Lionshead fire

The Lionshead Fire is among many dangerous wildfires burning in Oregon this week.

SALEM — Wind-driven wildfires turned daytime skies orange Tuesday, Sept. 8, across the Willamette Valley, closed a portion of Interstate 5 in Southern Oregon, left thousands without power and led to the evacuation of residents from homes and inmates from state prisons.

The large number of fires breaking out across the state is a "once in a generation event," which will last for at least another two days, Gov. Kate Brown said Sept. 8.

Brown declared a conflagration emergency on Sept. 8 due to rapidly spreading wildfires. She said thousands of people had been ordered to evacuate in the swiftly changing situation.

"Get the hell out," Brown said, quoting a comment about evacuation orders by Sen. Herman Baertschiger, Jr., R-Grants Pass.

The Santiam Fire had burned 131,000 acres and is moving west toward the Salem area. The Holiday Farm Fire in Lane County closed Highway 126 between Springfield and Bend. Fire officials said both blazes started on the east side of the Cascades and jumped the ridges to the west.

The scope of the fires was presented in a press conference that included state fire, emergency management and public health officials. About 3,000 firefighters are involved from around the state, with the focus on evacuations.

The rapidly expanding map of fires included Lincoln, Washington, Klamath, Lane and Clackamas counties, according to said Doug Grafe of the Oregon Department of Forestry. A 2,000 acre-fire near Chiloquin in Klamath County closed U.S. Highway 97. In the late afternoon, two fires were reported in the Medford area.

Officials said there had been no loss of life that they knew of. Fires have destroyed structures in Mill City in Marion County and other areas.

"We know our losses are going to be great," Brown said.

State officials were working on evacuation plans and shelters that will take into account the COVID-19 pandemic.

Winds that topped 50 miles per hour in valleys west of the Cascades on Sept. 7 pushed fires rapidly west. The winds topped 30 mph on Sept. 8, with occasional gusts of 40 mph. Winds are expected to drop to less than 15 mph on Sept. 9.

“(Sept. 10) is really our turning point to go on the offensive," Grafe said.

Grafe said the fires were stoked by the driest conditions and the largest amount of underbrush and other fuel in three decades.

In addition to winds from the east, winds from the north will take hold on Sept. 9, pushing smoke from fires south.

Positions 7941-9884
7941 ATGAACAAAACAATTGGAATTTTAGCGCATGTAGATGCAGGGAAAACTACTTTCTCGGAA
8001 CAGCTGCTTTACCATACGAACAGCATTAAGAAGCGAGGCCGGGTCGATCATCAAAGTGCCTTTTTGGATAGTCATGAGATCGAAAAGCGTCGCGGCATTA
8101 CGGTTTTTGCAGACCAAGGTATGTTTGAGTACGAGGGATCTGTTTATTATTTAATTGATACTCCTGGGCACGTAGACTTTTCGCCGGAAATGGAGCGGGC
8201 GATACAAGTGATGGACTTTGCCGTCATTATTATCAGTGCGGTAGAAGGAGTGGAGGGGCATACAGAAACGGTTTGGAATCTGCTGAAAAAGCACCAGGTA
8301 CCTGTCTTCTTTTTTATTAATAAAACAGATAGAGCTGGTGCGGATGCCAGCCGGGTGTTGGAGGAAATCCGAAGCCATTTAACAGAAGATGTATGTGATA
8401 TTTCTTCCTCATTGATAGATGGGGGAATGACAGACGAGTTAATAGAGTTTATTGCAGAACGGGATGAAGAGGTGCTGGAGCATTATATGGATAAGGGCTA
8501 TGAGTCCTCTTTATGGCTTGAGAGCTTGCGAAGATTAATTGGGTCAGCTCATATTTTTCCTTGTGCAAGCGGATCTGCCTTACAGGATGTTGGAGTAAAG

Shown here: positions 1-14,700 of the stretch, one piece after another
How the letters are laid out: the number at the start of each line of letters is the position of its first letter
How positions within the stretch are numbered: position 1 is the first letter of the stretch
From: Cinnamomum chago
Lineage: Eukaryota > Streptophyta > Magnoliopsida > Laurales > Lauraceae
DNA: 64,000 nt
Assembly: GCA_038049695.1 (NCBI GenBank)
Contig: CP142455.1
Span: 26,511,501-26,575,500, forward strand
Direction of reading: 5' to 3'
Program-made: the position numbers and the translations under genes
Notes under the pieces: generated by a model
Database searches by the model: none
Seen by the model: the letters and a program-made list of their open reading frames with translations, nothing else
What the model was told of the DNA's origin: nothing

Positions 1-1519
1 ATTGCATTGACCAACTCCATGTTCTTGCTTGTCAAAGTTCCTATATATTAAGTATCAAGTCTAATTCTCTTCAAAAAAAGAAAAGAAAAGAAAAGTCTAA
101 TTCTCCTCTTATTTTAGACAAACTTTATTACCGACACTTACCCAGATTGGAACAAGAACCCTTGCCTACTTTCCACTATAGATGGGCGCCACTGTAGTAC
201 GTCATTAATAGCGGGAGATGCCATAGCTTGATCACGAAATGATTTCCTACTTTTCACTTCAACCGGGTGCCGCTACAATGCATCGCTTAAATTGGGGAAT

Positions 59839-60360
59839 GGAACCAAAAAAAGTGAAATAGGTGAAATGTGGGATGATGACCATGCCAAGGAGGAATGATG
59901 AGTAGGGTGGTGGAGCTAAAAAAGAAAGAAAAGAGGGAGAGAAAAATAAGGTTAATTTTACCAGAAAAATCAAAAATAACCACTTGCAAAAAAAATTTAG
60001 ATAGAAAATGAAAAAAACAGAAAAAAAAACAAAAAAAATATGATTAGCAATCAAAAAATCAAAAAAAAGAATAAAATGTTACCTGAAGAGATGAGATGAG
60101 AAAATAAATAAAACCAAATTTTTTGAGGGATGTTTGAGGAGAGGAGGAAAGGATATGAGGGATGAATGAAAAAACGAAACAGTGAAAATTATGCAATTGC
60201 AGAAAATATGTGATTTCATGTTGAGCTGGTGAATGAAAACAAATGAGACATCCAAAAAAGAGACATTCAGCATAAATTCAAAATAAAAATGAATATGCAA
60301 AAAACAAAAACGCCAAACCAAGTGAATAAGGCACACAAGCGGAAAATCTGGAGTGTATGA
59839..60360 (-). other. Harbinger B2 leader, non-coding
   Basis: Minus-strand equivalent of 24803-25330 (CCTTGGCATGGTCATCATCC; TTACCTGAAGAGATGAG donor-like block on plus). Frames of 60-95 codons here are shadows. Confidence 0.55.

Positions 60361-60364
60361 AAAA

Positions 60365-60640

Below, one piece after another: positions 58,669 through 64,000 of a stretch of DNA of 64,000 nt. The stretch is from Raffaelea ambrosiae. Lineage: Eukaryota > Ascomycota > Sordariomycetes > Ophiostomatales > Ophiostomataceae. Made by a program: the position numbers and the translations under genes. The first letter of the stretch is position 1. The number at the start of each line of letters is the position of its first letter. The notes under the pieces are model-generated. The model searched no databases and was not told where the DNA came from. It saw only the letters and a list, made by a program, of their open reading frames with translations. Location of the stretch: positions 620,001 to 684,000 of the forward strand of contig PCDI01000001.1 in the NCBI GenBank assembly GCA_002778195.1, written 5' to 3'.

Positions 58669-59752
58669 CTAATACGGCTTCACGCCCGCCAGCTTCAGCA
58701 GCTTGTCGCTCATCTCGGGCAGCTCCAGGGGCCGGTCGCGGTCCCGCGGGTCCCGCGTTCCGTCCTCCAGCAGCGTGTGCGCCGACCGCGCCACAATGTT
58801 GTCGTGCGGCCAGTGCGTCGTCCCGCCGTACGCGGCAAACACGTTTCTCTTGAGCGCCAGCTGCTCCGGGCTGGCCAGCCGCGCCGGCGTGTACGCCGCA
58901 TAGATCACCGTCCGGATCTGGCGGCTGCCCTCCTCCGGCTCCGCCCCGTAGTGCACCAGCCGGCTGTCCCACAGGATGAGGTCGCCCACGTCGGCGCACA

Brown said there are initial reports that some of the fires may have been caused by downed power lines. She promised an investigation into the causes of the fires after the emergency is over.

The Oregon Department of Corrections evacuated 1,450 inmates from three Salem-area facilities due to the fire danger. The inmates from the Oregon State Correctional Institution, Santiam Correctional Institution, and Mill Creek Correctional Facility were moved to the Oregon State Penitentiary. No inmates were released from custody, officials said.

Smoke was reported as far west as U.S. Highway 101 on the Oregon Coast. Much of the Willamette Valley was under a heavy cloak of smoke, with ash falling on homes and cars.

The Oregon National Guard was operating four UH-60 Black Hawk helicopters out of Madras to drop fire retardant. Six of the state's largest firefighting helicopters, the CH-47 Chinook, are not available because they have been deployed to Afghanistan at the request of the Department of Defense to aid in military missions. The National Guard was activating three 125-soldier firefighting teams to be deployed as needed.

The Oregon National Guard is operating a total of seven helicopters supporting fire fighting efforts. Six HH-60M Black Hawks, five outfitted with Bambi buckets to support water drops and one to support search and rescue operations. A UH-72 Lakota with infrared radar is being used to aid in fire mapping.

Fairgrounds in Marion, Polk and Lane counties were opened for evacuated livestock.

High winds caused power outages in the Crater Lake National Park area.

Nationwide, 15 new large fires were reported Sept. 7 bringing the national total to 87 large fires that have burned more than 2.7 million acres, according to the National Interagency Fire Center. An update on the Sept. 8 new fires would be posted Sept. 9, according to the agency.

Officials said Oregon residents should monitor the mass emergency notification systems of their local law enforcement and fire agencies. Most offer alerts via cellphone.

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